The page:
The testimony of David Pollock, a San Jose police officer, employed by Mr. Zimmerman as an investigator, also related to events occurring before the 1959 hearing. Pollock had kept respondent's San Jose residence under surveillance and had also made tape recordings of her telephone conversations. He testified to the general content of some of these conversations as dealing with acts of intercourse, abortions and marijuana. The witness stated that during some of the conversations Rene could be heard in the background, the implication being that such conversations were at the time in her presence. In one of the conversations, the respondent joked about an incident involving certain questionable conduct of a male friend of respondent's towards Rene, this incident being later reported by the child to Mrs. Feinleib.
The court below, upon the objection of respondent, refused to admit in evidence the reporter's transcript of the hearing held on Mr. Zimmerman's petition of November 9, 1959, to have Rene declared a ward of the court, upon the grounds the issues raised by the 1961 petition were different and that the transcript was hearsay. On its own motion it also rejected appellants' offer of testimony relating to the beneficial adjustment of Rene in her grandparents' home and her improved emotional stability, upon the grounds that such testimony was not relevant to the issues raised by the instant petition, namely, the attitude and conduct of respondent towards her child. fn. 5 [206 Cal. App. 2d 842]
With the consent and in the presence of counsel for both parties, the trial judge spoke with the minor child in chambers. After this interview the court announced that while the suggestion that she was in a "state of emotional uncertainty" was probably true, it did not think it was true to any exaggerated degree and did not feel that Rene was in any state of "spiritual unrest."
At the conclusion of the hearing, the court made its order "denying the petitioners['] application for removal of child from parental control." fn. 6 Appellants' contentions before us may be stated as follows: 1) That in the instant proceeding based upon subdivision (c) of section 701, the court below was required to determine only (a) that the child had been a ward of the court and the parent deprived of her custody because of moral depravity for the period of one year continuously immediately prior to the filing of the petition, and (b) that the respondent parent had not been rehabilitated, the burden being upon the respondent to prove that she had become fully and permanently rehabilitated. Such burden, appellants claim, was not sustained. 2) That the court committed prejudicial error in refusing to admit in evidence the reporter's transcript of the 1959 hearing and in rejecting the offered testimony relating to beneficial adjustment of the child while in the care of appellants.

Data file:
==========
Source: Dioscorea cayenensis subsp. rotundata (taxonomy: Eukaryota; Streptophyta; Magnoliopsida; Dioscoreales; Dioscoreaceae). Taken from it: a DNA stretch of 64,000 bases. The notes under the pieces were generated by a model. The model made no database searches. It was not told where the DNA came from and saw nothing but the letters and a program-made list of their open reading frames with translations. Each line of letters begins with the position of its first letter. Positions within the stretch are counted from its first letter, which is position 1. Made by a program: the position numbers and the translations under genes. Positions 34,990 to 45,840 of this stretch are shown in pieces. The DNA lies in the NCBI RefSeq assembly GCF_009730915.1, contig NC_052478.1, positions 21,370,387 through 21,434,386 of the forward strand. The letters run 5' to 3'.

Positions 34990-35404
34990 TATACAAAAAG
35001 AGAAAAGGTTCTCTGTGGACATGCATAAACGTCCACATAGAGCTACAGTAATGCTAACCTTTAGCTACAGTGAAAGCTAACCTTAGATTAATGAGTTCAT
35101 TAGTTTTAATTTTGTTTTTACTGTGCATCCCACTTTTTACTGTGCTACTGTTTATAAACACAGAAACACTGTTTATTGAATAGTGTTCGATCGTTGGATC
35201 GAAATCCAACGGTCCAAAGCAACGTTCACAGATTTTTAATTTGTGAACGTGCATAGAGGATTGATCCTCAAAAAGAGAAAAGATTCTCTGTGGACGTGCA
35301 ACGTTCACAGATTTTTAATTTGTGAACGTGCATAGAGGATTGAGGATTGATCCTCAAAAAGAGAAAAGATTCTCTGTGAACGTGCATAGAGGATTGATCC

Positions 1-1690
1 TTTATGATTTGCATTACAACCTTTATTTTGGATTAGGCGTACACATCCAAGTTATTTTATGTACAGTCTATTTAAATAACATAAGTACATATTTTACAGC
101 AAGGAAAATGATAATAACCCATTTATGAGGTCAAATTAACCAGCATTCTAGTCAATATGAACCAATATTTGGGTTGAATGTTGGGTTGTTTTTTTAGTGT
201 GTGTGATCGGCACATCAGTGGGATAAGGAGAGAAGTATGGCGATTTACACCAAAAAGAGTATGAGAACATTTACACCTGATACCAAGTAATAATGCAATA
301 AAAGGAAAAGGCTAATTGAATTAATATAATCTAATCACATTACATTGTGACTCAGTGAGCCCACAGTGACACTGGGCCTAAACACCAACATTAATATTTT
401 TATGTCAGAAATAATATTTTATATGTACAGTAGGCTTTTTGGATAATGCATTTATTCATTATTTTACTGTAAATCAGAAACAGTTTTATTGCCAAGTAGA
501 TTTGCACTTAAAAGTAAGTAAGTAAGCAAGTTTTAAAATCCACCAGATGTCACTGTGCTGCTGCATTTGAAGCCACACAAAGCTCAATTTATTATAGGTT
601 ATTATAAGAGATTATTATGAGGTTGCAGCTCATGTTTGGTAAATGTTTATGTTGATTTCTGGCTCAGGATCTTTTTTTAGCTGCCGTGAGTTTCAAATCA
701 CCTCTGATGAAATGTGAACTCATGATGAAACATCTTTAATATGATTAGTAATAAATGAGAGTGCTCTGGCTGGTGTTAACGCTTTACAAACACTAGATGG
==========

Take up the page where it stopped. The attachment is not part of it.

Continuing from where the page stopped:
It is clear to us that the proceedings which we review on this appeal are different in nature, purpose and effect from the earlier 1959 proceedings which resulted in Rene's being declared a ward of the court. Under the Juvenile Court Law in effect prior to the 1961 revision, proceedings to declare a person a ward of the court were had pursuant to article 7 (§§ 720-751) while proceedings to declare a person free from the custody and control of his parents were had pursuant to article 8 (§§ 775- 786) here controlling. Wardship proceedings obviously involved the determination of the custody of the subject child from time to time during the necessary jurisdictional period and under the supervision of officers of the juvenile court. Such proceedings affected parental control, did not in all instances necessarily preclude it (cf. § 739) and did not in any way sever or bring to an end the natural relationship [206 Cal. App. 2d 843] subsisting between parent and child. It may be said that such proceedings did not contemplate absolute finality of decision, since they contemplated various orders and modifications of them as dictated by the child's best interests.
 The proceedings to declare a child free from parental control do not involve problems of custody or juvenile court supervision of the subject child. They contemplate the conclusion of such custody problems and not only termination of all parental control but the severance of the relationship between the child and its parent or parents. The finality of such proceedings is expressed in the statute. fn. 7 As Witkin points out (3 Witkin, Summary of Cal. Law, Parent and Child, § 127, p. 2540), these proceedings are utilized to facilitate the adoption of the minor child: "The proceeding ... is distinct in nature and purpose from the proceeding to declare a minor child a ward of the court. It deals with a neglected rather than a delinquent child; it is not designed to affect actual custody because the parents in nearly all cases have either abandoned the child or have been deprived of its custody; and it does not contemplate custody or care by Juvenile Court officers, but rather seeks to pave the way for adoption or other normal custody arrangements by eliminating the rights of the erring parents. (See In re Barton (1959) 168 Cal. App. 2d 584, 586, 336 P.2d 210.)" (Original emphasis.)